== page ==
The big picture: While the rest of the world views the settlements as illegal under international law and not as part of Israel, the Trump administration has taken several steps intended to legitimize them and blur the differentiation between Israel and the West Bank. Pompeo was the first ever secretary of state to visit the settlements.

Driving the news: Pompeo met this morning with Israeli Prime Minister Benjamin Netanyahu in Jerusalem and briefed him on the change in policy.

  • He also announced that the State Department would regard organizations that promote boycott, divestment and sanctions against Israel or against areas controlled by Israel — like the West Bank settlements — as anti-Semitic.

The state of play:

  • Pompeo said the new policy recognizes that producers in the settlements operate within the economic and administrative framework of Israel. They will be required to mark goods as “made in Israel” when exporting to the United States.  
  • According to the new policy, goods from areas of the West Bank where the Palestinian Authority maintains relevant authorities shall be marked as "West Bank" products. Goods produced in Gaza will be marked as products of  “Gaza.”  
  • The U.S. will no longer accept “West Bank/Gaza” markings, in recognition that Gaza and the West Bank are politically and administratively separate and should be treated accordingly, Pompeo said.

Background: Since 1967, all previous U.S. administrations had treated the West Bank and Golan Heights as occupied territory and the settlements as illegitimate.

  • In 1995, after the Oslo Accords were signed and the Palestinian Authority was formed, the Clinton administration issued guidelines that required goods from the settlements to be labeled as “made in the West Bank." The guidelines were not really enforced.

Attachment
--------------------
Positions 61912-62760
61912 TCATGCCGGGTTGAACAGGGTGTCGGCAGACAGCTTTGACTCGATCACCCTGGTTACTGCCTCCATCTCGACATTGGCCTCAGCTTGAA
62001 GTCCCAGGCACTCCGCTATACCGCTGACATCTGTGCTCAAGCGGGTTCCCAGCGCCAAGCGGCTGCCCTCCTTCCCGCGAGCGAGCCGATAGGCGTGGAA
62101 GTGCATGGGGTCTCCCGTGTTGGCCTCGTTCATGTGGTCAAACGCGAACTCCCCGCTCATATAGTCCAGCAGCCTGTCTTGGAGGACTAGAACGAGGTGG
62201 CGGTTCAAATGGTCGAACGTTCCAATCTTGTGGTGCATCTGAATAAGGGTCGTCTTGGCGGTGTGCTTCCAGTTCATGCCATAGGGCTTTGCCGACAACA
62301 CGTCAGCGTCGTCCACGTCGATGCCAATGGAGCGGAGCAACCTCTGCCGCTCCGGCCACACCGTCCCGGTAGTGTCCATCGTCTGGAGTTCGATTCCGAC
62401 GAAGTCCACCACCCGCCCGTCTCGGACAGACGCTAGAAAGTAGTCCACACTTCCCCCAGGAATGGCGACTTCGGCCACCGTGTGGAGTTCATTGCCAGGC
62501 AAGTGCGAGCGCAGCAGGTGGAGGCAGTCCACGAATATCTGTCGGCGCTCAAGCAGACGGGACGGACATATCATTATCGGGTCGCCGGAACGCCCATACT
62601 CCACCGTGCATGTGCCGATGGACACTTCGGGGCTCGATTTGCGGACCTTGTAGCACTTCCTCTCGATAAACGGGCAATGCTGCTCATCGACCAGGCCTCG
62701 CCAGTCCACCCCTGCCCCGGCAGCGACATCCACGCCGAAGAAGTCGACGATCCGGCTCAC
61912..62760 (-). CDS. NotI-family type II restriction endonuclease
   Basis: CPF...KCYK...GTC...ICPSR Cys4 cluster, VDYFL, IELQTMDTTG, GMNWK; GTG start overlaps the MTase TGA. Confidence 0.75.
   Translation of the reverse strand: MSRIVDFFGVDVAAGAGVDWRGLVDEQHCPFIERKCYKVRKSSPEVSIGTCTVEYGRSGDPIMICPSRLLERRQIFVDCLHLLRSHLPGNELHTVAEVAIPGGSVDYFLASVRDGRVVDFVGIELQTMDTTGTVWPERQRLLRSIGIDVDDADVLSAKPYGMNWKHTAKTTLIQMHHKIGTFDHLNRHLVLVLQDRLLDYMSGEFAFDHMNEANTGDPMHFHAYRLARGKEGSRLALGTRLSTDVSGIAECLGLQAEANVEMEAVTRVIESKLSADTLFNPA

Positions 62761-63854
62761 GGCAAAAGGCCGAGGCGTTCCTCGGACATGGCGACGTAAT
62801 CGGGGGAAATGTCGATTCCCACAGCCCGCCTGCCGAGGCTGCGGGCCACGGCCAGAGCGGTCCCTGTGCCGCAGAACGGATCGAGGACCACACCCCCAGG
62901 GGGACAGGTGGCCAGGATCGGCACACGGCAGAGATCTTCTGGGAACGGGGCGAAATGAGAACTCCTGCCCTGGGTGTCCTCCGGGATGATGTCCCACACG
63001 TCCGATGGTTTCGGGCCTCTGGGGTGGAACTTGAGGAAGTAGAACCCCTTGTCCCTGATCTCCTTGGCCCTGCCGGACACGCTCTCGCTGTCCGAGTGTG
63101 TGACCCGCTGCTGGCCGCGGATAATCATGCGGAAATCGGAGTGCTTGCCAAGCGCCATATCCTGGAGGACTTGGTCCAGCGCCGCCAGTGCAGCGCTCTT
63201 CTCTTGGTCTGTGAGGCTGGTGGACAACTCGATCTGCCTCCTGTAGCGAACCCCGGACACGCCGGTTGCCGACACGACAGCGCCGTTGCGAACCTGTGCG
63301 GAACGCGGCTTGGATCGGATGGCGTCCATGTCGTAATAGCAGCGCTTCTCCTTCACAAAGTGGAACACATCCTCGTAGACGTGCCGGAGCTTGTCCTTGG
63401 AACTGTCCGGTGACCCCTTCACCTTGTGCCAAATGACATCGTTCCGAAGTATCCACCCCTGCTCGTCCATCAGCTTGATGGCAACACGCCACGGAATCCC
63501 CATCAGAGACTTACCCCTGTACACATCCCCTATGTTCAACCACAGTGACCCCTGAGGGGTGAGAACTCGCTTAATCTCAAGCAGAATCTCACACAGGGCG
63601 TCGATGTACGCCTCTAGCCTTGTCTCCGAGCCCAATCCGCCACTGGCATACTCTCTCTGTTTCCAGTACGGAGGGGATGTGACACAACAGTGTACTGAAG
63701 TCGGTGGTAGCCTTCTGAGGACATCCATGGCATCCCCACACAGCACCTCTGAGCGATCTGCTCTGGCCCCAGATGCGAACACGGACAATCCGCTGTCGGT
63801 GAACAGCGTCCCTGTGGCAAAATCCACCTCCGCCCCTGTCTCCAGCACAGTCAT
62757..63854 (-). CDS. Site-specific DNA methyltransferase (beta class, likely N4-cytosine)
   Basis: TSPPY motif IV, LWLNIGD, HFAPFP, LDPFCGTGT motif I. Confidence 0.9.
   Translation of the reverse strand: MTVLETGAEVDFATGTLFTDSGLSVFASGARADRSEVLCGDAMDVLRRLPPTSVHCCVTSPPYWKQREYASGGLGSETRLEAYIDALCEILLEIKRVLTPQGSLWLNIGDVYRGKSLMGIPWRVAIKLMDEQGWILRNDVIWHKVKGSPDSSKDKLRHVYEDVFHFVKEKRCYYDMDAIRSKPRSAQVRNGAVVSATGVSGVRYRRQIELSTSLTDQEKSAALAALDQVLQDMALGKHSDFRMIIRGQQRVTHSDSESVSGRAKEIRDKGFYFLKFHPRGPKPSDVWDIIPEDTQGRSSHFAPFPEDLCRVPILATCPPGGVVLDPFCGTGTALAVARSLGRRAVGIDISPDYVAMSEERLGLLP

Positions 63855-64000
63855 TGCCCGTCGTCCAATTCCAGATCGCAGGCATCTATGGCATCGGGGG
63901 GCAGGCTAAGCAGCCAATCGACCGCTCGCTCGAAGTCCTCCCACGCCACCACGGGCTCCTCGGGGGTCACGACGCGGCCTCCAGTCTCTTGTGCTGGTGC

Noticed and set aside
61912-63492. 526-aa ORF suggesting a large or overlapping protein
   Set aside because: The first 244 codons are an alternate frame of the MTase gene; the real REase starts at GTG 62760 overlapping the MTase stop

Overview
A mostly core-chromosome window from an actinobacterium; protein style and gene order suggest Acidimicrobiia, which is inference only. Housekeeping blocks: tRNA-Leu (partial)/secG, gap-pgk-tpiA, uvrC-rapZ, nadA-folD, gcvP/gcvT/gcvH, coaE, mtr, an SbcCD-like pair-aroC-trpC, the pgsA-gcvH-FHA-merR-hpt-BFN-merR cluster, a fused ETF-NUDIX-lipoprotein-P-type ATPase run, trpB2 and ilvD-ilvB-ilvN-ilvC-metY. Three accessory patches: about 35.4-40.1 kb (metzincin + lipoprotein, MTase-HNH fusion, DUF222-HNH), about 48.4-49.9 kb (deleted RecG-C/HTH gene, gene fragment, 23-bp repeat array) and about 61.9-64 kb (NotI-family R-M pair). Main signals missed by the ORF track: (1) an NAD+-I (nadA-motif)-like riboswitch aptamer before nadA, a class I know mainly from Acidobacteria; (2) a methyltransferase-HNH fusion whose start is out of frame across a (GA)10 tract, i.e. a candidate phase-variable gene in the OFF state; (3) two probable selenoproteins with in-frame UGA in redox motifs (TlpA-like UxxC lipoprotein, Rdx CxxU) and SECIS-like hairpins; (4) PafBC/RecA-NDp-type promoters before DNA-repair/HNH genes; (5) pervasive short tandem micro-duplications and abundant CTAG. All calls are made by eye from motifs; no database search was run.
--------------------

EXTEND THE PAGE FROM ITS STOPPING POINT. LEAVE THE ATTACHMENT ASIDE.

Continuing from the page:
• In 2016, the Obama administration republished the guidelines and warned that labeling settlement goods as “Made in Israel” could lead to fines. This was seen at the time as a diplomatic signal to Israel over settlement expansions.

What to watch: Pompeo's announcement — two months before the end of the Trump presidency —puts another hurdle in place for Biden if, as expected, he seeks to roll back Trump's policies on settlements.

Go deeper

Jan 28, 2021 - World

Israel's chief epidemiologist creates diplomatic incident with UAE

Israeli travelers arrive in Dubai. Photo: Karim Sahib/AFP via Getty Images

A remark by Israel’s chief epidemiologist suggesting the opening of direct flights from Dubai to Tel Aviv had led to COVID-19 deaths in Israel resulted in diplomatic protests from the UAE, Israeli officials tell me.

Why it matters: Direct flights were one of the main fruits of the Israel-UAE peace treaty, and around 130,000 Israeli tourists have taken advantage by flying to Dubai since December.

Updated 3 hours ago - Politics & Policy

Senate action on stimulus bill continues as Dems reach deal on jobless aid

Photo: Alex Wong/Getty Images

Democratic leaders struck an agreement with Sen. Joe Manchin (D-W.V.) on emergency unemployment insurance late Friday, clearing the way for Senate action on President Biden's $1.9 trillion stimulus package to resume after an hours-long delay.

The state of play: The Senate will now work through votes on a series of amendments that are expected to last overnight into early Saturday morning.

Capitol review panel recommends more police, mobile fencing

Photo: Olivier Douliery/AFP via Getty Images

A panel appointed by Congress to review security measures at the Capitol is recommending several changes, including mobile fencing and a bigger Capitol police force, to safeguard the area after a riotous mob breached the building on Jan. 6.

Why it matters: Law enforcement officials have warned there could be new plots to attack the area and target lawmakers, including during a speech President Biden is expected to give to a joint session of Congress.